[x] Feeding America, Hunger in America 2014, National Report. August 2014.

[xi] U.S. Department of Agriculture, Food and Nutrition Service. Report on the Summer Food for Children Demonstration Projects for Fiscal Year 2013, December 2013.

Kids Cafe Expands Summer Meal Program to Reach More Kids

Kids-Cafe-30Last summer, the Food Bank’s Kids Cafe program created and delivered a record-setting 41,609 meals at sites around Larimer County. The program served roughly 1,000 kids each day. Approximately 650 of those kids attended sites in Fort Collins. According to recent data from the United States Department of Agriculture (USDA), the Colorado Department of Education and the Hunger Free Colorado, nearly 1,200 additional children are in need of summer feeding services in Fort Collins.

 “This summer, our focus will be on feeding more Fort Collins kids,” said Bruce Wallace, Programs Director. “After seeing the data from the USDA, CDE and Hunger Free Colorado report, we are committed to shrinking that gap.”

To work towards filling that gap, the Food Bank will partner with two new sites, CARE Housing at Peace with Christ Lutheran Church and Mathews House at Genesis Project, in 2015. To help meet increased demand, the Food Bank applied for and received a $15,000 grant from Disney Worldwide Services and a $20,000 from ConAgra. With new sites and additional funding, the Food Bank hopes to feed 500 more children this summer and increase the number of meals served to over 50,000.

Since 2005, the Food Bank for Larimer County’s Kids Cafe program has served free, nutritious meals to low-income children ages 3-18 after school and during the summer. The Food Bank partners with several Larimer County sites where children already congregate, including Boys and Girls Clubs, community centers and schools. In addition to healthy meals, Kids Cafe program sites also offer a safe place, where under the supervision of trustworthy staff, a child can get involved in educational, recreational and social activities.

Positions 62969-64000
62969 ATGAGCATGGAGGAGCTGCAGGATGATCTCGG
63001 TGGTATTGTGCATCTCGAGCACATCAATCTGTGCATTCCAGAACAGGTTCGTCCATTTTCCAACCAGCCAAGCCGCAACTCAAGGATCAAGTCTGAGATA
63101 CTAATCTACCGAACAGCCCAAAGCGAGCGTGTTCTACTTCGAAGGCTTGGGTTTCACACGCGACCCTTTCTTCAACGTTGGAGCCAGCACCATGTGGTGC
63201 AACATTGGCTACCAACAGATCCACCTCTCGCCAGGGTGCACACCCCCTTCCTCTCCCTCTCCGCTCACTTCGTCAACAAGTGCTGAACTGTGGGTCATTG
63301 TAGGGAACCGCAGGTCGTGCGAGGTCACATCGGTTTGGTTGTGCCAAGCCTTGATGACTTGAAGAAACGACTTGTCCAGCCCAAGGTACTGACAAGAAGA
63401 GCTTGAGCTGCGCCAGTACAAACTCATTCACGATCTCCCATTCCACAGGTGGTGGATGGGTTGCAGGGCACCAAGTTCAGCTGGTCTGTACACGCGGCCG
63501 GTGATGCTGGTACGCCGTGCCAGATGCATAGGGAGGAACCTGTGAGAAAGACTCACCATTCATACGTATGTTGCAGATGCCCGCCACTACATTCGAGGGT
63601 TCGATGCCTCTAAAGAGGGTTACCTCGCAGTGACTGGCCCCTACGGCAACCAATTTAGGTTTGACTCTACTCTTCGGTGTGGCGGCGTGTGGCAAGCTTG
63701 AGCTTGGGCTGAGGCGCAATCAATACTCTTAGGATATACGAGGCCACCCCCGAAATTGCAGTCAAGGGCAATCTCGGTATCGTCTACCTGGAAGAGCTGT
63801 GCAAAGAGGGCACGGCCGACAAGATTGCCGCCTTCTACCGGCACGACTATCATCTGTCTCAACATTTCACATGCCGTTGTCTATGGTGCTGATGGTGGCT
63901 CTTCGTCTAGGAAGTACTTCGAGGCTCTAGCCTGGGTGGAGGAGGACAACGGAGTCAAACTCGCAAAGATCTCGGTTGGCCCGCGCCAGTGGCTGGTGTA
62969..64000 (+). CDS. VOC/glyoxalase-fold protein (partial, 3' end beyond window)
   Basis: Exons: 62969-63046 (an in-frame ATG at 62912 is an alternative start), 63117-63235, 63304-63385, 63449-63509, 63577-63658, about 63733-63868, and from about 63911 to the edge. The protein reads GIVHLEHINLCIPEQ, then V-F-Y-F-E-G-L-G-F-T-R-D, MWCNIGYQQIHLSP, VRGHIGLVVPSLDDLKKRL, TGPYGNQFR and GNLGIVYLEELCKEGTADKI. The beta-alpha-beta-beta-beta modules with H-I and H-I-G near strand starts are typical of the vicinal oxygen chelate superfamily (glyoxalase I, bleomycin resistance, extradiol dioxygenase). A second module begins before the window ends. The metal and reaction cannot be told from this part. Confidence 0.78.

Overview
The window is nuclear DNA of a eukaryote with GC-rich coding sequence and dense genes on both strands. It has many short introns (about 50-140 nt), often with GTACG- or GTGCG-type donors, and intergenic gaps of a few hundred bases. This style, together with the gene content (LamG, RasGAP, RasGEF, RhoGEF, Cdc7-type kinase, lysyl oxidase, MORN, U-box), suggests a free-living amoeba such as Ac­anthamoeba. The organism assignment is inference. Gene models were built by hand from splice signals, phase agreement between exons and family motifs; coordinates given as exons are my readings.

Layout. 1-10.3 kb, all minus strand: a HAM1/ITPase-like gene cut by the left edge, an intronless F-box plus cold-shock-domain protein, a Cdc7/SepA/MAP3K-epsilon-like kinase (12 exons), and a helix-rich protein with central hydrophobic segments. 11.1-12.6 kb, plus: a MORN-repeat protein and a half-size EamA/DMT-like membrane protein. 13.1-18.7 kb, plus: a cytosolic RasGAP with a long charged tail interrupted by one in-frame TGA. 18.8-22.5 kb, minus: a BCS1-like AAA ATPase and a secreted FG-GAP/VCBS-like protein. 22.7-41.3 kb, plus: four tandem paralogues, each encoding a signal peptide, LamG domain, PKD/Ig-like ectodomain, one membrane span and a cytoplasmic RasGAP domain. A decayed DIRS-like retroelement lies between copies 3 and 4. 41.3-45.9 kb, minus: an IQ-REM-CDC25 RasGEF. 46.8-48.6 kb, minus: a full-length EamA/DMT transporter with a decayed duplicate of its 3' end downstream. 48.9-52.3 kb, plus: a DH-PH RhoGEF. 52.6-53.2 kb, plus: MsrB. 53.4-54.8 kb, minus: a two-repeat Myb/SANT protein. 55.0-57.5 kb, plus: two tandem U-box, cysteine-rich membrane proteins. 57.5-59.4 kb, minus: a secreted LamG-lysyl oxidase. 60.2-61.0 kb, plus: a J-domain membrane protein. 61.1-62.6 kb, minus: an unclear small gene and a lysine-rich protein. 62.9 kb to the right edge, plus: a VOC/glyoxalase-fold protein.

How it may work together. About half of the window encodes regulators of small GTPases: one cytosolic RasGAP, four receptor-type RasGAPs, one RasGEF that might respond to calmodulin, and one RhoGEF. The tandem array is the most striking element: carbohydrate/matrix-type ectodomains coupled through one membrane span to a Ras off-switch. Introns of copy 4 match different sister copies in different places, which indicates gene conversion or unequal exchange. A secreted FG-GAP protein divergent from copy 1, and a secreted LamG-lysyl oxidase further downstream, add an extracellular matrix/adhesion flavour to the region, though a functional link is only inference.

Volunteers are needed to fill additional shifts in the Kids Cafe kitchen. Learn more here

Cooper Home Culinary Club

In February, IMG_1845the Food Bank launched a new partnership with Poudre School District to host the “Cooper Home Culinary Club.”  Cooper Home helps high school graduates, ages 18-21, transition into their next phase of life by providing opportunities to learn life skills in order to gain independence. Student services include: Job coaching; training in work-related skills; planning menus, grocery shopping and cooking; riding public transportation; and developing organizational skills.

According to Truman Solverud, Cooper Home’s Job Developer/Vocational Paraprofessional,   “One of our primary [program] objectives is to help our students understand their role and context in the community in which they live – responsibility and citizenship. Working at the Food Bank helps our young adults transition from being helped to being the helper.” IMG_1826

Young adults in the Culinary Club work at the Food Bank on Mondays and Wednesdays from 3-5:30 pm. Under the supervision of Food Bank kitchen staff, students learn food preparation, dishwashing, cleaning, portioning and recipe execution. In addition to gaining experience in a commercial kitchen, these students are helping the Food Bank provide meals and snacks for our child nutrition programs. Ultimately, the Culinary Club provides students with basic skills that they can apply to future employment.

“[This program allows] our students also gain valuable experience in the workplace to work towards employability which is an overwhelming challenge for individuals with disabilities in our community, with a national unemployment rate near 85%,” added Truman.